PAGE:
In a bid to extort revenues from local farmers during the harvest season, Islamic State (IS) militants are threatening to set fire to thousands of acres of wheat fields in territories disputed between the Iraqi government and the Kurdistan region, according to local officials.
The militants, hiding mostly in caves and mountains of a large territory between the Iraqi forces and Kurdish peshmerga, pour into small towns and villages at night and ask local residents to pay a religious tax known as zakat or find their crops destroyed the next day, peshmerga Maj. Gen. Ziryan Shex Wasani told VOA.
"IS fighters have told farmers and workers to give them 15% of their harvest revenues or their wheat fields and hay will be set to fire," said Wasani, adding that hundreds of acres of land have already been set ablaze in Makhmour town, 60 kilometers (37 miles) southwest of Irbil governorate.
Wasani said IS is taking advantage of the security gap created by the lack of cooperation between the Iraqi forces and Kurdish peshmerga in the disputed areas.
The vast disputed territories, consisting of Kirkuk and parts of Nineveh, Saladin and Diyala provinces, have been a point of contention between the central government and the Kurdistan Regional Government (KRG) for decades as both sides claim ownership over them.
The Kurdish peshmerga held the area during IS emergence in 2014 but were forced out shortly after a Kurdish referendum for independence was held in September 2017. The two sides then stopped joint counter-IS operations.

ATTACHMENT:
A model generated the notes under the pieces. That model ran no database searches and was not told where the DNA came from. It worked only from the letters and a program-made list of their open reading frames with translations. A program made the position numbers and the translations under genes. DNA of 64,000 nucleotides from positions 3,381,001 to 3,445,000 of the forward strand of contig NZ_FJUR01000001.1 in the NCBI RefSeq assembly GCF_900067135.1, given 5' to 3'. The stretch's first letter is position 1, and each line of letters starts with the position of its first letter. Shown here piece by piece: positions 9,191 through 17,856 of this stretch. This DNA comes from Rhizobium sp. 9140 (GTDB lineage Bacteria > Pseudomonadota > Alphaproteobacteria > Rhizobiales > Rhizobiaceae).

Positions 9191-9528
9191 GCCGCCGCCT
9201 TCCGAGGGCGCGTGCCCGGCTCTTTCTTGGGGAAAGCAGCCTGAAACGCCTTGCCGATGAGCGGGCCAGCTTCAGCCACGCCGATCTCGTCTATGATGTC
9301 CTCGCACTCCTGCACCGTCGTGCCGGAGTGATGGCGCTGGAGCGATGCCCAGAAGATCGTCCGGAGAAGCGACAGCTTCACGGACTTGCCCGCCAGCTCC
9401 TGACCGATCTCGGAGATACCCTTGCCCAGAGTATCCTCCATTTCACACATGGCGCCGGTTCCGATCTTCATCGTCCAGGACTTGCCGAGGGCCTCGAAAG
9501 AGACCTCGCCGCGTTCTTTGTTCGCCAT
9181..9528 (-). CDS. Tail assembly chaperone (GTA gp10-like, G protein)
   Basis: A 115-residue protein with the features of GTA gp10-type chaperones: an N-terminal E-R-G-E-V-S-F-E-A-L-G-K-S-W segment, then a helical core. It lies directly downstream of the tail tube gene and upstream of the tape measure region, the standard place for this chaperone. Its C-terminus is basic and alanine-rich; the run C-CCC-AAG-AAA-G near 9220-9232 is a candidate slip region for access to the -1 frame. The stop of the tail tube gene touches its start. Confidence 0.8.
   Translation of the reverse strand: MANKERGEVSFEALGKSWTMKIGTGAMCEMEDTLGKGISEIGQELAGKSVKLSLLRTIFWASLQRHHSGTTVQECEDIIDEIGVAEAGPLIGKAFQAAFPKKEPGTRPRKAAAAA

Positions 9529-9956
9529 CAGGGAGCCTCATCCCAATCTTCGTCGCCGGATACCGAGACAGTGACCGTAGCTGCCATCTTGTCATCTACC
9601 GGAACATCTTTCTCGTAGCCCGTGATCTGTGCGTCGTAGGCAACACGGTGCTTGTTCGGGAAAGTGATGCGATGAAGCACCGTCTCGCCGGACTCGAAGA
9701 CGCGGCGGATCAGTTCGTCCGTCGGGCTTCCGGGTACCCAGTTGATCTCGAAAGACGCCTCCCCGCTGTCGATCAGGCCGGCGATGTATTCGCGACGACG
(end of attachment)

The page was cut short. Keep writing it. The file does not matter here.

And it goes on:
Kurdish officials say they fear the continuation of the fires could ignite violent clashes between Kurdish and Arab residents of the area, especially as the Kurdish farmers say only their fields are targeted while Arab farmers' fields are spared.
WATCH: Unknown Militants Target Kurdish Farmers
According to the Iraqi Ministry of Agriculture, about 500 hectares (1,185 acres) of farmland have been scorched in recent weeks across the disputed territories as well as al-Najaf and al-Diwaniyah governorates.
The ministry has not disclosed any information about the mysterious fires in the disputed territories. In a statement, however, it said the scorches in al-Najaf and al-Diwaniyah governorates were prescribed burns performed to improve the quality of the land.
Authorities use terms such as "prescribed burns" or "controlled burns" to refer to intentional fires set to fields in order to manage weeds, reduce wildfire risks and restore nutrients.
"The ministry asserts that these agricultural practices are not within the framework of sabotage or damage to the national agricultural economy or food security, but practices based on scientific aspects, where the residue of the burned grass is used to add nutrients for the other crop, such as rice," the ministry said in its statement Monday.
Shortly after the ministry's statement, the Iraqi parliament's agriculture committee denied the fires were controlled burns, adding they were "obvious sabotage and terrorism."
"The local agricultural products have been subjected to fierce attacks recently, with the latest being arson against wheat and barley fields in six provinces in a systematic manner," Salam al-Shamari, the head of the committee, said in a press conference Monday.
Al-Shamari claimed the fires were directed in a "foreign conspiracy" against Iraq and urged the government to thoroughly investigate "the new terrorism against the Iraqi economy." He added local farmers' eggs, dairy products and fish were targeted
Earlier in the spring, the Iraqi Ministry of Agriculture predicted its grain production would rebound significantly because of abundant rain and snowmelt in 2019, following a difficult and dry 2018. The ministry says it has so far purchased about 883,000 tons of wheat from local farmers in nine provinces.
The U.S. Department of Agriculture estimates Iraq's wheat production for this year will reach 4.97 million tons, an increase of 32% from last year. It also says that wheat consumption for 2019-20 will reach 6.9 million tons, an increase of 3.5% from the previous year.